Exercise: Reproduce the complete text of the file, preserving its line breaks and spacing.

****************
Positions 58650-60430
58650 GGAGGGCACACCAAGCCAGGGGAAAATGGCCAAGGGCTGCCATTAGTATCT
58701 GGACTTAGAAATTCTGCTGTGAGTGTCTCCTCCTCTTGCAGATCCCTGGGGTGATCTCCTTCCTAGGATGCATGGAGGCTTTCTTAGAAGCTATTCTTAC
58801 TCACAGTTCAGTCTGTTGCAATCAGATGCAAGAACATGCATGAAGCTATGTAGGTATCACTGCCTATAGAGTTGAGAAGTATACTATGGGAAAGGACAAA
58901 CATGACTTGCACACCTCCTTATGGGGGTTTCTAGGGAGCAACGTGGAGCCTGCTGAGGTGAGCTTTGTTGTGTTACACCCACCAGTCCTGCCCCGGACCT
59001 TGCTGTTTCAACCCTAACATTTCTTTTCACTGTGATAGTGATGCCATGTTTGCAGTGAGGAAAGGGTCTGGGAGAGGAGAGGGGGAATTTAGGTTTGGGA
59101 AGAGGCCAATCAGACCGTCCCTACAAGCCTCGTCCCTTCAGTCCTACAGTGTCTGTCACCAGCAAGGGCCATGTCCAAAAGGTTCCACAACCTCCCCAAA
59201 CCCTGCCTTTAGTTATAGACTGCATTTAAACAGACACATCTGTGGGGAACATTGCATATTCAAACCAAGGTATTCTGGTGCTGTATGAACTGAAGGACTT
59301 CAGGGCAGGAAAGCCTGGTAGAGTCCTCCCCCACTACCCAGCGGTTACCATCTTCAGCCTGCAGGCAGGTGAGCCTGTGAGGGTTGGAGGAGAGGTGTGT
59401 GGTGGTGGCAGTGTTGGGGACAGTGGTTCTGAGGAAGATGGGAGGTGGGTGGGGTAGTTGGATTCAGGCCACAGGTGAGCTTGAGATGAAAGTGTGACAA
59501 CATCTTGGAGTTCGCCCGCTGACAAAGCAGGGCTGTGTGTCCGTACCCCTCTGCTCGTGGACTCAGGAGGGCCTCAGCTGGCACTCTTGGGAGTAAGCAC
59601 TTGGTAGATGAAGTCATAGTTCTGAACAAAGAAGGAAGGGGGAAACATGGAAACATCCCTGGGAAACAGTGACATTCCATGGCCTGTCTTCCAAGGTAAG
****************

Positions 58650-60430
58650 GGAGGGCACACCAAGCCAGGGGAAAATGGCCAAGGGCTGCCATTAGTATCT
58701 GGACTTAGAAATTCTGCTGTGAGTGTCTCCTCCTCTTGCAGATCCCTGGGGTGATCTCCTTCCTAGGATGCATGGAGGCTTTCTTAGAAGCTATTCTTAC
58801 TCACAGTTCAGTCTGTTGCAATCAGATGCAAGAACATGCATGAAGCTATGTAGGTATCACTGCCTATAGAGTTGAGAAGTATACTATGGGAAAGGACAAA
58901 CATGACTTGCACACCTCCTTATGGGGGTTTCTAGGGAGCAACGTGGAGCCTGCTGAGGTGAGCTTTGTTGTGTTACACCCACCAGTCCTGCCCCGGACCT
59001 TGCTGTTTCAACCCTAACATTTCTTTTCACTGTGATAGTGATGCCATGTTTGCAGTGAGGAAAGGGTCTGGGAGAGGAGAGGGGGAATTTAGGTTTGGGA
59101 AGAGGCCAATCAGACCGTCCCTACAAGCCTCGTCCCTTCAGTCCTACAGTGTCTGTCACCAGCAAGGGCCATGTCCAAAAGGTTCCACAACCTCCCCAAA
59201 CCCTGCCTTTAGTTATAGACTGCATTTAAACAGACACATCTGTGGGGAACATTGCATATTCAAACCAAGGTATTCTGGTGCTGTATGAACTGAAGGACTT
59301 CAGGGCAGGAAAGCCTGGTAGAGTCCTCCCCCACTACCCAGCGGTTACCATCTTCAGCCTGCAGGCAGGTGAGCCTGTGAGGGTTGGAGGAGAGGTGTGT
59401 GGTGGTGGCAGTGTTGGGGACAGTGGTTCTGAGGAAGATGGGAGGTGGGTGGGGTAGTTGGATTCAGGCCACAGGTGAGCTTGAGATGAAAGTGTGACAA
59501 CATCTTGGAGTTCGCCCGCTGACAAAGCAGGGCTGTGTGTCCGTACCCCTCTGCTCGTGGACTCAGGAGGGCCTCAGCTGGCACTCTTGGGAGTAAGCAC
59601 TTGGTAGATGAAGTCATAGTTCTGAACAAAGAAGGAAGGGGGAAACATGGAAACATCCCTGGGAAACAGTGACATTCCATGGCCTGTCTTCCAAGGTAAG